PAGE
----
When Congress temporarily raised the maximum loan size eligible
for mortgages guaranteed by FHA or by the government sponsored enterprises
(GSEs) Fannie Mae and Freddie Mac in 2009, it was its stated intention to ensure
the availability of mortgage credit even when private financing might, in the
light of the evolving mortgage crisis, withdraw from the market. Those temporary limits expired on October, creating
a lot of uncertainty about what might happen to borrowers no longer able to
obtain conventional or FHA mortgages.
New York University’s Furman Center for Real Estate and
Urban Policy recently published a white paper which explores the potential
implications of the reductions which, as it says, are merely the first step in
a long-term policy goal to reduce government’s role in the mortgage system and
it will be “the canary in the coal mine” that will indicate how well
privatization will work.
Even after the limits were raised a small number of loans
still exceeded them and these “jumbo loans” were essentially the only loans
being originated without government or GSE backing. They differed in a number of significant ways
from the market for GSE or FHA-backed loans.
Because they lacked the government guarantee, they typically have higher
interest rates and require higher down payments than FHA and sometimes GSE
loans. For those reasons many higher end
loans included under the new limits might not have qualified for a mortgage if
the conventional/FHA options were not available. They were also financed differently. Since the financial crisis the secondary market
for private label (non-government backed) mortgages virtually disappeared and
lenders had to retain virtually all jumbo loans they originated in their own
portfolios, bearing all of the risk.
The principal questions arising from the change in loan
limits are how many originations will be pushed into the jumbo mortgage category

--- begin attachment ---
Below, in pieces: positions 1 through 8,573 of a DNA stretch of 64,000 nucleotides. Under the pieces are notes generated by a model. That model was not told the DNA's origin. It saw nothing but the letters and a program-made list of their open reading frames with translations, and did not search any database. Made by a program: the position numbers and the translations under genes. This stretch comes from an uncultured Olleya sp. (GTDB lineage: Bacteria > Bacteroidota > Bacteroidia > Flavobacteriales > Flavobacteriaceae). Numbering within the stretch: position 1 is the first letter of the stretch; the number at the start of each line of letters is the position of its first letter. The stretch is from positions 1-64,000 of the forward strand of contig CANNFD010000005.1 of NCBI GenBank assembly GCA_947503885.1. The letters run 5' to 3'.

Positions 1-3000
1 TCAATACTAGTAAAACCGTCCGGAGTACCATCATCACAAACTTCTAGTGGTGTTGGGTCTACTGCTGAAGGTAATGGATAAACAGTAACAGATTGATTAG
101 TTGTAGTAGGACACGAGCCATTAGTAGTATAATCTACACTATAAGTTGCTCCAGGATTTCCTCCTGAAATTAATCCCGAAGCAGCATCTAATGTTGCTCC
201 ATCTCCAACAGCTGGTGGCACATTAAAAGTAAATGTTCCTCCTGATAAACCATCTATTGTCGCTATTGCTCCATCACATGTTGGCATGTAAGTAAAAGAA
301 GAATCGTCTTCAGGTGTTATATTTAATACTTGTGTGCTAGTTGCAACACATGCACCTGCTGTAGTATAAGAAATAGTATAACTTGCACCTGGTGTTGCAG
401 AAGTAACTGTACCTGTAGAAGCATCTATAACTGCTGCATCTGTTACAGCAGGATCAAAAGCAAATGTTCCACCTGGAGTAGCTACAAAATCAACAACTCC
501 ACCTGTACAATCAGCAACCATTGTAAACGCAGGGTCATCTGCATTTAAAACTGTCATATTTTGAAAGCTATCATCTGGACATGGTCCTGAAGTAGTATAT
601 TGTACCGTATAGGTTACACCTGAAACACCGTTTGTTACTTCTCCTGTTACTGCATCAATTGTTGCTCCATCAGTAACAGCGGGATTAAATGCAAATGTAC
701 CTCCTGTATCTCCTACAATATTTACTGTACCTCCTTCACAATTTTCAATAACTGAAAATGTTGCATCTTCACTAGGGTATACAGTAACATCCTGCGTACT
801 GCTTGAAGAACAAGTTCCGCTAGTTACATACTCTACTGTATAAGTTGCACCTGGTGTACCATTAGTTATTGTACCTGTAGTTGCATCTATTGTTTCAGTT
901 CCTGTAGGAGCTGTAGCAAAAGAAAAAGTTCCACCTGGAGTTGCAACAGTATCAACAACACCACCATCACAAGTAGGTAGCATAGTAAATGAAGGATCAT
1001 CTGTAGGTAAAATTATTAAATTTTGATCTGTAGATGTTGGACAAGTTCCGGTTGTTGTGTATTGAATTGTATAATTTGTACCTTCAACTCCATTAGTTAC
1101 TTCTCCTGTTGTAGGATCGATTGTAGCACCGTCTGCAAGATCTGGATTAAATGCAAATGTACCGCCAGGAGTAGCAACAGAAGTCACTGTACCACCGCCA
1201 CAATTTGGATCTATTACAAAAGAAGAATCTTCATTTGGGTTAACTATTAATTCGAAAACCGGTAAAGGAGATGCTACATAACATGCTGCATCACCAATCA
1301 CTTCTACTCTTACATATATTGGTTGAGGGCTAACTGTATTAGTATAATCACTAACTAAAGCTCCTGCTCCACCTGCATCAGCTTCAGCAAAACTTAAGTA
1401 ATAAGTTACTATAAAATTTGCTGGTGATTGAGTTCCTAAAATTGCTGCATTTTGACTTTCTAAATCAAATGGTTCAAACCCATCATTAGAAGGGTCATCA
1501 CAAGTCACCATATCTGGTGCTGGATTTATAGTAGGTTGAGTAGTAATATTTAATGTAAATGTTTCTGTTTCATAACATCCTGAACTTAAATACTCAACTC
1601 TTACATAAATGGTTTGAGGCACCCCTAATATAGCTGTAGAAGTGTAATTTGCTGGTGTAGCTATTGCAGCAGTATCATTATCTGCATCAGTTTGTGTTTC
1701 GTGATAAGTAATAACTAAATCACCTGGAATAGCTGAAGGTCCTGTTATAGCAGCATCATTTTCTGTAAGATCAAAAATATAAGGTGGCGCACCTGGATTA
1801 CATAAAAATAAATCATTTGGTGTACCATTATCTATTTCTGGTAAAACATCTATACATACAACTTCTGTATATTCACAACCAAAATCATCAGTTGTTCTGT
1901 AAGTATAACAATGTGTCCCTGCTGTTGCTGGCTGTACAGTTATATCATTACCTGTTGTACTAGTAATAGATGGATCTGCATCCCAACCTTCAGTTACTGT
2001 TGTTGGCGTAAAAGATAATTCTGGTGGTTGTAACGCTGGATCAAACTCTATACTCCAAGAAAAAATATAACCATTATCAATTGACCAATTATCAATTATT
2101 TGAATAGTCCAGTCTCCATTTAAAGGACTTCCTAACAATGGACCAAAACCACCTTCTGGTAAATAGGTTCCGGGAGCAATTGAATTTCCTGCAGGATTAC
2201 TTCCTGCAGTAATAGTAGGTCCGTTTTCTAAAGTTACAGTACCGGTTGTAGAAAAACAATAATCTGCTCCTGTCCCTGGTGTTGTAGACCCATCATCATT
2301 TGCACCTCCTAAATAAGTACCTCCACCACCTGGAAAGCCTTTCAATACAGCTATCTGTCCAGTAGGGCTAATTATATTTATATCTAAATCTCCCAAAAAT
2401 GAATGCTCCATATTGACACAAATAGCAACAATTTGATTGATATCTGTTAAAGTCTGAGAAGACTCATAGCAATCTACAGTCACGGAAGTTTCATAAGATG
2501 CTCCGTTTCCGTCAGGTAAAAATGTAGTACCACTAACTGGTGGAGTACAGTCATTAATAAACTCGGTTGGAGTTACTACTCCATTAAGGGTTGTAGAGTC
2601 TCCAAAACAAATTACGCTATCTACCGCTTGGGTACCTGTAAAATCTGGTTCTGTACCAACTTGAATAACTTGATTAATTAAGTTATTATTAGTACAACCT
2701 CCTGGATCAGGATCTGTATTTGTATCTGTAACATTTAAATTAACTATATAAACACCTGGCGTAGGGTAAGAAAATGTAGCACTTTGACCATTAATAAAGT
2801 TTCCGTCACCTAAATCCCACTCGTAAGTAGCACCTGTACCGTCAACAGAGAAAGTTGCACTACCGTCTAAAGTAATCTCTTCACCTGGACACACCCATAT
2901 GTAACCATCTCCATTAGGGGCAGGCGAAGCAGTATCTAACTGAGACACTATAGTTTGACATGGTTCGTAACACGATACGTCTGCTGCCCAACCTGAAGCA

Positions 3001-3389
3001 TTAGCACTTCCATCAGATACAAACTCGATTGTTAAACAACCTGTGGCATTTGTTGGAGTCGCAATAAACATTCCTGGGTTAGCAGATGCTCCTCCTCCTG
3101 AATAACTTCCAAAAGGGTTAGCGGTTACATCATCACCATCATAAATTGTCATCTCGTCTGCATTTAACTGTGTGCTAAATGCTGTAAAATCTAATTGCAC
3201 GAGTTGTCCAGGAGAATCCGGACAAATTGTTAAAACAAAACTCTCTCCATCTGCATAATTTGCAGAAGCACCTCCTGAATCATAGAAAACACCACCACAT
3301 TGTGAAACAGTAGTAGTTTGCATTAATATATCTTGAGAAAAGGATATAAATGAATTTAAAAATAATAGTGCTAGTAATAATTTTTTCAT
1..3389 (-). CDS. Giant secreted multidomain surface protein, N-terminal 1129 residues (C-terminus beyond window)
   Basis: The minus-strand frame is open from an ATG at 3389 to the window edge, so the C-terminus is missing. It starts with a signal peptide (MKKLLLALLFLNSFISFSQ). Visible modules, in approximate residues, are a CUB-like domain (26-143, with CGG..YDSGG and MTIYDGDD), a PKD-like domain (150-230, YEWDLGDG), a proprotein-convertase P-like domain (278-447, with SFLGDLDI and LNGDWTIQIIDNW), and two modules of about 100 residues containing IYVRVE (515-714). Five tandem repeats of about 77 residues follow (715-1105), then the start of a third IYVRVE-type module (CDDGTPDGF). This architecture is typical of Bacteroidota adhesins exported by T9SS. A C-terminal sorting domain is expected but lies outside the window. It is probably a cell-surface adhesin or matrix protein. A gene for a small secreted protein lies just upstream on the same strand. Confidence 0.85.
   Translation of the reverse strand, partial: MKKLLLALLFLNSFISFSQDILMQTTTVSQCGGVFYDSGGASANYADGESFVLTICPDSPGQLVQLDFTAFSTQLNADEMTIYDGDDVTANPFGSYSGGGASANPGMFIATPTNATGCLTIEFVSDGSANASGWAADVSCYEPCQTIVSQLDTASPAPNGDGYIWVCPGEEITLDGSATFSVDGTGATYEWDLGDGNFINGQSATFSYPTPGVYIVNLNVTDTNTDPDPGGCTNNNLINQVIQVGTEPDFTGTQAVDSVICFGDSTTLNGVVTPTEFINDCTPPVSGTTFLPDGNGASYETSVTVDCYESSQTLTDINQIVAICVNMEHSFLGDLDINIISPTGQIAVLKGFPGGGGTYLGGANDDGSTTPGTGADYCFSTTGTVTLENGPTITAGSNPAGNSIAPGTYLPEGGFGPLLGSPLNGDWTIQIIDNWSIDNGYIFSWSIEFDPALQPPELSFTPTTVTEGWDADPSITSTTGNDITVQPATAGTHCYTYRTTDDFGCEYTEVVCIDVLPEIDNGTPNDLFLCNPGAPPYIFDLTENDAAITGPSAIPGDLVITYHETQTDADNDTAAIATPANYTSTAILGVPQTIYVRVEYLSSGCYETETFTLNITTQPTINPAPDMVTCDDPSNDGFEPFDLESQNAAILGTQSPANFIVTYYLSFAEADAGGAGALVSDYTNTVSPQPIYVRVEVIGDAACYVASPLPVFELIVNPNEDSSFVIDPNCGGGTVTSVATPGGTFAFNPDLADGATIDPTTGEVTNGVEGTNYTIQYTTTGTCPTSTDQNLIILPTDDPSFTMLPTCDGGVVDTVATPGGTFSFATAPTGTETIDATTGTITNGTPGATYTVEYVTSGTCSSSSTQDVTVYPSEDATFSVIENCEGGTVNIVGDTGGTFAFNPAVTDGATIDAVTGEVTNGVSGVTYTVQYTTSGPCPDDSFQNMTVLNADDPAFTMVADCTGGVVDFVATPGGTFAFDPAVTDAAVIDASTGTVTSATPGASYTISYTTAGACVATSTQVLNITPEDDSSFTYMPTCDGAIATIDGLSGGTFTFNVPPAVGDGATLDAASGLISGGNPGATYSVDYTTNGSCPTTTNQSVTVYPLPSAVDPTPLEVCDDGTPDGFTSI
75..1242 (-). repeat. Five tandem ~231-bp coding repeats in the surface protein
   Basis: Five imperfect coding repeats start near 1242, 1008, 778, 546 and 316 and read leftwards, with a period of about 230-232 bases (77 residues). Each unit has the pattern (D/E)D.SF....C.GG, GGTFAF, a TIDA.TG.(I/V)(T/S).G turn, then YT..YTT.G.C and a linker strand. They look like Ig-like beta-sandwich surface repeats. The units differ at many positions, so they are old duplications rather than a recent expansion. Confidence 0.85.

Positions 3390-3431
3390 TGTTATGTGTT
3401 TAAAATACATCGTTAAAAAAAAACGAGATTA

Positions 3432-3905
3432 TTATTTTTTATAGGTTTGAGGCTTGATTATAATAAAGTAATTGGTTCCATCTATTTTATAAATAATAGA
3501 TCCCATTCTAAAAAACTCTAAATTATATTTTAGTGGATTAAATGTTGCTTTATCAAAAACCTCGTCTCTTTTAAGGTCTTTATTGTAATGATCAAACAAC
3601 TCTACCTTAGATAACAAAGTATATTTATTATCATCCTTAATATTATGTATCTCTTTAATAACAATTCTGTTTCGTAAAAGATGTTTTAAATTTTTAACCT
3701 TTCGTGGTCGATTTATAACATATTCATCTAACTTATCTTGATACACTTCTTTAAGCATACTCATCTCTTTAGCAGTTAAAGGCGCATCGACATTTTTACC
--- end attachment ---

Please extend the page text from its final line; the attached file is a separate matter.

because of the revisions and how will the private market react to and absorb
The authors of the paper found that the roll-back of loan
limits affected individual metropolitan areas differently depending on local
housing prices. In 214 areas with 29
percent of the population neither the GSE or FHA limits changed. In 152 metro areas with 71 percent of the
population the FHA limit was reduced and in 50 of these, primarily on the two
coasts, the GSE limits also decreased.
Because of different formulas used to compute the limits there can be
substantial difference between an FHA limit and a higher GSE one. For example, in Las Vegas the GSE limit
remained at $417,000 while the FHA limit dropped from $400,000 to
$287,500. In Stockton, California both
types of loans carried a limit of $488,750 before October 1 and now the GSE
limit is $417,000 while the FHA limit is $304.750.
To estimate the possible impact of the changes to the
housing market, NYU researchers overlaid the loan limit changes onto home
purchase mortgage origination data for individual areas in 2009, the most
recent year available. Nationwide they
found that only about 14,000 conventional purchase mortgage and 4,000 FHA loans
issued in 2009 were for amounts that would put them outside the new
limits. Another 13,000 FHA loans would
no longer be eligible for FHA financing but were of a size that could still
qualify for conventional financing.
These two groups together represent 1.5 percent of all 2009 home
purchase originations and 3.6 percent of all dollars lent to owner-occupier
buyers in metropolitan areas. The
authors conclude that, even if FHA or GSE backing is unavailable to that number
of borrowers and they are unable to find an alternative way of financing the “impact
on home prices is likely to be minor and confined to a very small segment of